“In this is love, not that we have loved God but that he loved us and sent his Son to be the propitiation for our sins. Beloved, if God so loved us, we also ought to love one another” (1 John 4:10–11).
We learn how to love with a love that does not fail by understanding God’s love for us.
Or, going back to Romans,
“God shows his love for us in that while we were still sinners, Christ died for us….For if while we were enemies we were reconciled to God by the death of his Son, much more, now that we are reconciled, shall we be saved by his life.” (Romans 5:8, 10)
In our afternoon Bible study these verses were contentious. For some, the idea that a person (... even me?!) could be God's enemy was deeply troubling. The retort, “Only God can judge me!” is only comforting if one believes the lie that He has not. Or we might comfort ourselves with the false reasoning that if God loves us then it must be because we are so, so beautiful. But Scripture tells us this is not so: God loves us with a deeper, more powerful purity and clarity that we can possibly imagine because His love begins within Himself and extends to our muck, mire, and misery to draw us up into the beauty that is His salvation.
It is so crucial that we understand this. I was talking with a friend recently about their relationships to the “connects,” the drug dealers that ply and profit off of the addictions of others. This friend was describing to me the respect and love they experience in these relationships. When they cannot afford their fix, they get what they need for free… especially when they have been on a good, clean run towards sobriety. It might strike some as odd that such a relationship would be described, indeed felt, as loving. But it makes perfect sense, given an understanding of love as I described above. How could it not be? The connect doesn’t judge, doesn’t disapprove, doesn’t condemn. The connect is open and affirming.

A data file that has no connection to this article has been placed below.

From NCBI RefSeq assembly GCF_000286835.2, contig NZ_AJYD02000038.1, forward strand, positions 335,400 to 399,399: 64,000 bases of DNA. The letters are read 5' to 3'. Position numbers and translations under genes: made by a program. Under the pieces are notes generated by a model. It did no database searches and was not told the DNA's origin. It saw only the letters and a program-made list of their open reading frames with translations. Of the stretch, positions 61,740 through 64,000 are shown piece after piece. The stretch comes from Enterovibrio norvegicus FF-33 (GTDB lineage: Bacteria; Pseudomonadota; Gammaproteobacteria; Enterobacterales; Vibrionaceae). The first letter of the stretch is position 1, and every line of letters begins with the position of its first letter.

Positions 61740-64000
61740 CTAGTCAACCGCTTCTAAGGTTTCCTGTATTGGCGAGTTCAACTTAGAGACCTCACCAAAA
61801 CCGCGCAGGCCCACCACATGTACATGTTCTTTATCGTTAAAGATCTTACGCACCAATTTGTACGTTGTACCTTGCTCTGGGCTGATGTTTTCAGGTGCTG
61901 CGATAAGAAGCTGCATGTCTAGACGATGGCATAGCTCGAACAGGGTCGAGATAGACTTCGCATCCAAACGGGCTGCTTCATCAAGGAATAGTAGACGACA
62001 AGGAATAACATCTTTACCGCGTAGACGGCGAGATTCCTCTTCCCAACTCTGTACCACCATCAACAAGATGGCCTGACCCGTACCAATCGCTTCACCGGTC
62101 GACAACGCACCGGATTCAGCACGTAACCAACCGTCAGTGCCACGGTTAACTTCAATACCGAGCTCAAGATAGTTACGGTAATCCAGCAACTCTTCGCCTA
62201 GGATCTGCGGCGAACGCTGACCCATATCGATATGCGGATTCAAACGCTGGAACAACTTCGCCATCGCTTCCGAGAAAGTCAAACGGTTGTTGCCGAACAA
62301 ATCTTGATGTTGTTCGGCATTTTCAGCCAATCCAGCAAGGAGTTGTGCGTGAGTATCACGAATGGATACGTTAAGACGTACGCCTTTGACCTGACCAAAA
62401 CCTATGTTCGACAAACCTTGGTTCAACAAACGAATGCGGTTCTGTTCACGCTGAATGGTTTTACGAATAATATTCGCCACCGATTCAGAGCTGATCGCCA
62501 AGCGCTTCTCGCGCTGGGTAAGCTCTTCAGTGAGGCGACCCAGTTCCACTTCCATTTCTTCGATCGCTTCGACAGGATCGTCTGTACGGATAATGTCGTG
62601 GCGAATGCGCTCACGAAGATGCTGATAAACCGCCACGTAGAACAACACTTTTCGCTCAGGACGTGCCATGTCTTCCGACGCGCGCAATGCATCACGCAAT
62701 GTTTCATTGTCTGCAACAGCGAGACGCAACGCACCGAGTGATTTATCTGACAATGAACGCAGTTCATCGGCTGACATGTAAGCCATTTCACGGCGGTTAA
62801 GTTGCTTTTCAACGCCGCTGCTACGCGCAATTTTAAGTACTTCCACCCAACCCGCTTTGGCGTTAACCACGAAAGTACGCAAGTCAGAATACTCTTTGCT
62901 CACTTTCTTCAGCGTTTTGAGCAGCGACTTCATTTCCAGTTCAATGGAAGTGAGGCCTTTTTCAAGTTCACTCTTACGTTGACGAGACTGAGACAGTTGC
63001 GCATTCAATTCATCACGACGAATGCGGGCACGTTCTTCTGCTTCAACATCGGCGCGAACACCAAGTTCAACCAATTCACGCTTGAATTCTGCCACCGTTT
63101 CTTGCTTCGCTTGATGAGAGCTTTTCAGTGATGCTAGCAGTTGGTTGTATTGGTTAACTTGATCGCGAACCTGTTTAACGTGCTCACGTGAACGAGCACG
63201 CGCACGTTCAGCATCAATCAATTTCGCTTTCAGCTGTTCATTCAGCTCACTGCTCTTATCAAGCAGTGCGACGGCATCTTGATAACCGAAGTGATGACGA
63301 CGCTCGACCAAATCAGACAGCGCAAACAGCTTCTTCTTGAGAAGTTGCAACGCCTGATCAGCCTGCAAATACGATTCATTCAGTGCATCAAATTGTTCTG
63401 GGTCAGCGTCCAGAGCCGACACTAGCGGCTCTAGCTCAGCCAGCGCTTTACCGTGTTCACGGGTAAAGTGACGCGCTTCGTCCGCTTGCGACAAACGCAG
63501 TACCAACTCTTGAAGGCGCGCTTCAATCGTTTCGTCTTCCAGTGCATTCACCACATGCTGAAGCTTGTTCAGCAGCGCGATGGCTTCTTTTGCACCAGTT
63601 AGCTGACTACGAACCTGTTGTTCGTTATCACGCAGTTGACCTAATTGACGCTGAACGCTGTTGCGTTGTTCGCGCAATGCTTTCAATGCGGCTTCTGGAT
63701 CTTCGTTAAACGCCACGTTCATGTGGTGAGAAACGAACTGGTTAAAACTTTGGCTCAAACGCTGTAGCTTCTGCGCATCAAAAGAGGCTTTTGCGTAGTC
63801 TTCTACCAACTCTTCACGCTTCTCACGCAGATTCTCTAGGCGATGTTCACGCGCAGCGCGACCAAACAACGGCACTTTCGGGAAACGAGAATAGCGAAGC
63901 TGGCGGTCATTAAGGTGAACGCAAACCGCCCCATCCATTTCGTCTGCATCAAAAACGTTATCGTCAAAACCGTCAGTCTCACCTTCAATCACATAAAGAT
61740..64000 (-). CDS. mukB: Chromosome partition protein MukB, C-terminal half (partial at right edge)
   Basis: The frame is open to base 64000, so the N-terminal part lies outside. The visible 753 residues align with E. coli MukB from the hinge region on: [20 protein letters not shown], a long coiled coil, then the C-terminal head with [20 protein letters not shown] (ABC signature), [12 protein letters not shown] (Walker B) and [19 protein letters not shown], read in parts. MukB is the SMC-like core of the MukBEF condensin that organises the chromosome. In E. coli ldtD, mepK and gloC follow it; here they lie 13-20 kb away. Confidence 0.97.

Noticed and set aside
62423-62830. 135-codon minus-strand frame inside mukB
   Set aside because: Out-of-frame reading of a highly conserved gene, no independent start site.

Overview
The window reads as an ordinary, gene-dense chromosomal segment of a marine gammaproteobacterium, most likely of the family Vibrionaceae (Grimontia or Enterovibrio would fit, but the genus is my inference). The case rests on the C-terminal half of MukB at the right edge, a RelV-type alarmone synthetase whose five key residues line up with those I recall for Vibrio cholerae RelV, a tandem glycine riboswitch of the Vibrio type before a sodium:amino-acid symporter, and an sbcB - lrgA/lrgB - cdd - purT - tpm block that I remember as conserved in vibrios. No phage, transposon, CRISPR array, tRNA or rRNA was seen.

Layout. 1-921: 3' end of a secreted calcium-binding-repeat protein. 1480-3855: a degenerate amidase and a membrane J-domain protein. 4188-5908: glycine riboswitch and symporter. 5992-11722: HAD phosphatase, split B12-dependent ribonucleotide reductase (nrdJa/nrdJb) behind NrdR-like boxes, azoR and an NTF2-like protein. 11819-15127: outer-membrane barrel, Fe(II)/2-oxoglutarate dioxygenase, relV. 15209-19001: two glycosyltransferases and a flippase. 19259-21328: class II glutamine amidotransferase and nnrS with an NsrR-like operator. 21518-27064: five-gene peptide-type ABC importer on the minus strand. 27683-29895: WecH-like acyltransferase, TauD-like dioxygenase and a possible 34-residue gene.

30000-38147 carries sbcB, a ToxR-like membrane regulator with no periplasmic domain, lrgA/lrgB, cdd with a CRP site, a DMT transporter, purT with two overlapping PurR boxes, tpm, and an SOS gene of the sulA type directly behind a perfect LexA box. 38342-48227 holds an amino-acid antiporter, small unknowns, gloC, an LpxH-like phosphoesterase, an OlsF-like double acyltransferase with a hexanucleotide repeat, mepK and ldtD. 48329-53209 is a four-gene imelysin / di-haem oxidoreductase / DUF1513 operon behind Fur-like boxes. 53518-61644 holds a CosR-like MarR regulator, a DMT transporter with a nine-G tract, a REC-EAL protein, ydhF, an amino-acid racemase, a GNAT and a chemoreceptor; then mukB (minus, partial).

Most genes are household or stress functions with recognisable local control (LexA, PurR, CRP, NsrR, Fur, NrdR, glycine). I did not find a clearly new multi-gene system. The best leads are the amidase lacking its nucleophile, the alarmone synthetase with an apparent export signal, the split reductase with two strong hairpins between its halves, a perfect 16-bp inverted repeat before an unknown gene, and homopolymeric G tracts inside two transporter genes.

In this conversation I pushed back: is it loving to profit from the addiction of others? Is it a mark of respect that someone will help you poison yourself? Unfortunately, this was not well received; the alternative to such unconditional affirmation is divine love. …and however, it is packaged such love most certainly challenge, offend, upend, and disrupt.
Thanks be to God that His Love has so disrupted and invaded our fallen reality!
Walking in the footsteps of that love is the challenge in front of us, but we do not so with the burden that we are walking towards God’s approval, but rather that we are moving within His perfect Love.
Just how this understanding of God’s love shapes our ministry must be puzzled out in thousands of ways, but it does clearly rule out at least one perilous pitfall: the disastrous idea that in order for us to love we must approve. Such an idea is so disastrous because often what God is calling us to love is un-approvable, and to continue to approval of such things leads to death not only to others but even to ourselves.
God’s mercy is based on something, and that something is not us: God’s mercy is based on promises that He has made of his own volition; it is based on a deliberate choice to extend his love, and God deliberately loves us for his own reasons. The terror of this is that He does not love us because we have given Him good reasons to; the beauty of this is that God loves us on purpose.